| Mar 27, 2021 11:00 AM
The opinions expressed by columnists are their own and do not necessarily represent the views of Townhall.com.
Source: Office of the Iranian Supreme Leader via AP
Last week, a former CIA director came forward with the idea of a lesser-discussed option. James Woolsey wrote in the National Review that the Iranian regime might already possess the nuclear bomb. Whether or not that assessment is accurate, the piece triggered various conflicting arguments inside the Beltway, but no one disputed that the threat should be addressed sooner rather than later.
In February, the Iranian regime’s Intelligence Minister, Mahmoud Alavi, appeared on live state-run television to issue a dire warning to the West. He boasted that the regime would build nuclear weapons if the U.S. and its allies did not lift the sanctions. Whatever one may think of that warning, the international community must respond to ensure that the regime gets a clear message about its intimidation and bullying.
In his interview, Alavi said: “Our nuclear program is peaceful … but if they push Iran in [the non-peaceful] direction, then it would not be Iran’s fault but the fault of those who pushed it in that direction.”
Alavi’s remarks raised some eyebrows in major capitals, but it did not strike a nerve. There was no worldwide condemnation of, nor any calls on the Iran regime to clarify its stance. The mainstream media did not pay much attention either.
For decades, the Iranian regime has blackmailed its way out of every single international and regional crisis. It blew up the U.S. Marine barracks in Beirut, flattened the AMIA building in Buenos Aires, took hostages from a colorful array of nations, hijacked ships and tankers, slaughtered demonstrators, sniped intellectuals, assassinated dissidents, and the list goes on and on.
No continent has been spared. A 2009 BBC documentary exposed a shocking conversation between the Iranian diplomatic delegation with their European counterparts. They bluntly said: “Let us build our nuclear program, and we will not kill your soldiers in Iraq.”
Tasnim, a website affiliated with the IRGC’s notorious Quds Force, rushed to whitewash Alavi’s comments, claiming that he was not talking on behalf of the Supreme Leader Ali Khamenei. However, another state-run website Tabnak suggested that it “might” reflect the strategic thinking of the Iranian regime’s leadership, pointing to the concept of nuclear deterrence.
Another important factor was the new tone of the regime’s apologists in Washington. Frustrated of the Biden administration’s decision not to rush back to the nuclear deal, they blamed the U.S. prudence for Alavi’s comments.
The very fact that the intelligence chief, who reports directly to Khamenei and Hassan Rouhani, made those statements leaves little room for interpretation. To date, no official speaker of the Iranian regime has denounced or even downplayed Alavi’s remarks.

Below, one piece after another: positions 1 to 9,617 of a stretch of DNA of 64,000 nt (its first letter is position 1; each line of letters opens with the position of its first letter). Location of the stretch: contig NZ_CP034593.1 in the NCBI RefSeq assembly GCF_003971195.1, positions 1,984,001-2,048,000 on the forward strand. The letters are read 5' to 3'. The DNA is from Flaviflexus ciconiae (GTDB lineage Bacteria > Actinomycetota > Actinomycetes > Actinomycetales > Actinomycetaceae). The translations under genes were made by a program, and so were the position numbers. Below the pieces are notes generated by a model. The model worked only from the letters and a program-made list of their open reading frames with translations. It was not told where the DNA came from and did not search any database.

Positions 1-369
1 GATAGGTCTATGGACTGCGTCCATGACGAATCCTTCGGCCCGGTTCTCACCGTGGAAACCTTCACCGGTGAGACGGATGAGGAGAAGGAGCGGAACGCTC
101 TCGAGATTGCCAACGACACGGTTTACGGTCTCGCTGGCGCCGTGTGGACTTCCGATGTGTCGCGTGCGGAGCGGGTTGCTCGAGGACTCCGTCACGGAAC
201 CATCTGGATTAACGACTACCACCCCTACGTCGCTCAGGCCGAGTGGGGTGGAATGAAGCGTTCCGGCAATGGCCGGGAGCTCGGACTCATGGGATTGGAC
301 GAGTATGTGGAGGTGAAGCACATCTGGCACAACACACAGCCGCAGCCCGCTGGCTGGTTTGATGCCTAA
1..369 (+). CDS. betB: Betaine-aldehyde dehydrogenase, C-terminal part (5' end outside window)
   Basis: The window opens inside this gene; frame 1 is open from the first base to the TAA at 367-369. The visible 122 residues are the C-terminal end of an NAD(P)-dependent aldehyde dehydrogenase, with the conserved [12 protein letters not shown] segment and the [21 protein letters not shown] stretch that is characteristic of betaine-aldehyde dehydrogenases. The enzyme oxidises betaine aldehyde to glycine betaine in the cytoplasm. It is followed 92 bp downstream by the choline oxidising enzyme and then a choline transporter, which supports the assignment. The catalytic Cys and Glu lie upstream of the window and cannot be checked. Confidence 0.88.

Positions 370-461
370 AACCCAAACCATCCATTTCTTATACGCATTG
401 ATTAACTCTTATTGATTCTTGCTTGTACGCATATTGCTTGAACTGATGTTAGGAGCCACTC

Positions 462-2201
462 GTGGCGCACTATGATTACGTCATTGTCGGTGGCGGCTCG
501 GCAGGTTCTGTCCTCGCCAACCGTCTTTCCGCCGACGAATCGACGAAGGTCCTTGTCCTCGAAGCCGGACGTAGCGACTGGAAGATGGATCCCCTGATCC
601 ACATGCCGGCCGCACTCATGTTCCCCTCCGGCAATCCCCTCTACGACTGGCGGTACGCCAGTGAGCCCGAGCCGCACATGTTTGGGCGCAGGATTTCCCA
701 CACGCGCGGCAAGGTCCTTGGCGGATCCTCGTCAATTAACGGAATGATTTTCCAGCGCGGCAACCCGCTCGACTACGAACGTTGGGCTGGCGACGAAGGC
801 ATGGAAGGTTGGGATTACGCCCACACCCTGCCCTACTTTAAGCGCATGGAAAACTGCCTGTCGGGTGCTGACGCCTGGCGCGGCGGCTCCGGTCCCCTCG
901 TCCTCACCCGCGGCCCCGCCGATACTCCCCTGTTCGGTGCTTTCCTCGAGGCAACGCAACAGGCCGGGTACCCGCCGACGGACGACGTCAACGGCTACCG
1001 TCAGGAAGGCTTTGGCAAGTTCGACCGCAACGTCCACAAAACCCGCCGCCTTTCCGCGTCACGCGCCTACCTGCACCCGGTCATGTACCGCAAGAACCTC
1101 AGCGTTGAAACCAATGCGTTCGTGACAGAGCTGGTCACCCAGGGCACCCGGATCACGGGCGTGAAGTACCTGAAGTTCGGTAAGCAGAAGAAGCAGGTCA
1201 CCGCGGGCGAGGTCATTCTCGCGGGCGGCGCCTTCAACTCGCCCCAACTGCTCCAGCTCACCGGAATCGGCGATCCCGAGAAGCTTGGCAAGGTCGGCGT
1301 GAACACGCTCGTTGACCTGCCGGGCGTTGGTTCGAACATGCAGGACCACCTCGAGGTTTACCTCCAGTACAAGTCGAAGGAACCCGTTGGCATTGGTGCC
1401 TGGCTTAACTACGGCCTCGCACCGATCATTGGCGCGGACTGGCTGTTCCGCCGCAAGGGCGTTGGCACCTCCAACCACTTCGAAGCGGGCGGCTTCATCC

The regime claims that Khamenei has issued a religious fatwa forbidding making or using nuclear weapons. However, any serious analyst knows about the mullahs’ concept of Taqiya (deliberately lying for expediency). No one has seen the fatwa, and even the supposed date of it was highly suspect, coming long after the NCRI exposed the regime’s clandestine nuclear program in 2002.
Even though President Barack Obama and Secretary of State John Kerry put their faith in the fatwa and although the JCPOA was merely built on trust on the West’s part, everyone knew that this was more a political rather than a religious matter. The Supreme Leader also revealed his mindset on his website. A piece titled ‘Four narratives of the experience of the cost of compromise,’ published on June 7, 2017, reads:
“Reconciling with the West in the hopes of lifting the sanctions, he [former Libyan leader Muammar Gaddafi] not only failed to achieve his goal but paid billions of dollars in compensation and destroyed his nuclear and ballistic missile program. Many years later, there was nothing left from Muammar Gaddafi”.
Lacking legitimacy inside Iran, the mullahs have resorted to domestic suppression, and the nuclear program is supposed to give them the international ‘hands-off’ status they desperately need. Unlike North Korea, however, the Iranian regime will not be contained within its borders. Therefore, the international community can ill-afford to remain silent or sit idle vis-à-vis the regime’s belligerent posture.
Before the nuclear deal, six U.N. Security Council resolutions brought the regime to its knees, forcing it to negotiate. To achieve leverage in dealing with Tehran, one must point to some of its most brazen acts of terrorism on Western soil.
During the investigations of Assadollah Assadi, an Iranian diplomat whom a Belgian court convicted in February 2021 for masterminding a foiled bomb plot in Paris, European intelligence services learned about his green book that contained the names of dozens of MOIS agents and spies active across the continent.
There have been many calls on the U.S. and its E.U. allies to investigate the regime’s lobbies and those who try to influence policymakers and manipulate public opinion in the regime’s favor. By investigating and holding these individuals accountable, the West will make it clear to the cunning mullahs that it will no longer be extorted or pushed around by a terrorist regime. They might have appeased them in the past, but all signals coming out of Iran, especially the Supreme Leader’s latest remarks during his Nowruz address, show that it is now time to hold the regime to account for its rogue behavior.